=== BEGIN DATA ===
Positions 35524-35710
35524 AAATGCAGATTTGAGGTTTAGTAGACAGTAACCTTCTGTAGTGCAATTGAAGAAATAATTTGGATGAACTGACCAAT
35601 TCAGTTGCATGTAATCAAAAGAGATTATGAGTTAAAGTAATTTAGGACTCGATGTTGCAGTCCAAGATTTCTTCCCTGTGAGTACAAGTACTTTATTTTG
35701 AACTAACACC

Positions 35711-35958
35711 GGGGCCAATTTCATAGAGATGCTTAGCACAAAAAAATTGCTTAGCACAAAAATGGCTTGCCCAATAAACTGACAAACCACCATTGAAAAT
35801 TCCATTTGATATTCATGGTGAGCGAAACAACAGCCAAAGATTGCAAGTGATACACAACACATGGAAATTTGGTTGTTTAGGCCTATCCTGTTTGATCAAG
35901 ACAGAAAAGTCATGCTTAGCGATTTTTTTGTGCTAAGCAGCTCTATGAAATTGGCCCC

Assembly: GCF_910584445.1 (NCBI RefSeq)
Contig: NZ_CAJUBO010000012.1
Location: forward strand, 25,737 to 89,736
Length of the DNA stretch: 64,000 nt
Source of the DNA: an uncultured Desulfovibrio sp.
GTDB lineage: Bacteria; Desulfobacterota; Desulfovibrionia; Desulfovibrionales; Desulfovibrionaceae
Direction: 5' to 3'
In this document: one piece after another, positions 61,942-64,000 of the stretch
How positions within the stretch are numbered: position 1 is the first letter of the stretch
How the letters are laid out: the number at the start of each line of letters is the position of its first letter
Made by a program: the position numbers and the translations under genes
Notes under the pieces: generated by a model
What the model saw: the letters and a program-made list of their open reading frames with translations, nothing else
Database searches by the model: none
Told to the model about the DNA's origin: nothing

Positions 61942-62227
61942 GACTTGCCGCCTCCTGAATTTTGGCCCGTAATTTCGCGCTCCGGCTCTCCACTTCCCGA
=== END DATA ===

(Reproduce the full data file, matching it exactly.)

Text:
Positions 35524-35710
35524 AAATGCAGATTTGAGGTTTAGTAGACAGTAACCTTCTGTAGTGCAATTGAAGAAATAATTTGGATGAACTGACCAAT
35601 TCAGTTGCATGTAATCAAAAGAGATTATGAGTTAAAGTAATTTAGGACTCGATGTTGCAGTCCAAGATTTCTTCCCTGTGAGTACAAGTACTTTATTTTG
35701 AACTAACACC

Positions 35711-35958
35711 GGGGCCAATTTCATAGAGATGCTTAGCACAAAAAAATTGCTTAGCACAAAAATGGCTTGCCCAATAAACTGACAAACCACCATTGAAAAT
35801 TCCATTTGATATTCATGGTGAGCGAAACAACAGCCAAAGATTGCAAGTGATACACAACACATGGAAATTTGGTTGTTTAGGCCTATCCTGTTTGATCAAG
35901 ACAGAAAAGTCATGCTTAGCGATTTTTTTGTGCTAAGCAGCTCTATGAAATTGGCCCC

Assembly: GCF_910584445.1 (NCBI RefSeq)
Contig: NZ_CAJUBO010000012.1
Location: forward strand, 25,737 to 89,736
Length of the DNA stretch: 64,000 nt
Source of the DNA: an uncultured Desulfovibrio sp.
GTDB lineage: Bacteria; Desulfobacterota; Desulfovibrionia; Desulfovibrionales; Desulfovibrionaceae
Direction: 5' to 3'
In this document: one piece after another, positions 61,942-64,000 of the stretch
How positions within the stretch are numbered: position 1 is the first letter of the stretch
How the letters are laid out: the number at the start of each line of letters is the position of its first letter
Made by a program: the position numbers and the translations under genes
Notes under the pieces: generated by a model
What the model saw: the letters and a program-made list of their open reading frames with translations, nothing else
Database searches by the model: none
Told to the model about the DNA's origin: nothing

Positions 61942-62227
61942 GACTTGCCGCCTCCTGAATTTTGGCCCGTAATTTCGCGCTCCGGCTCTCCACTTCCCGA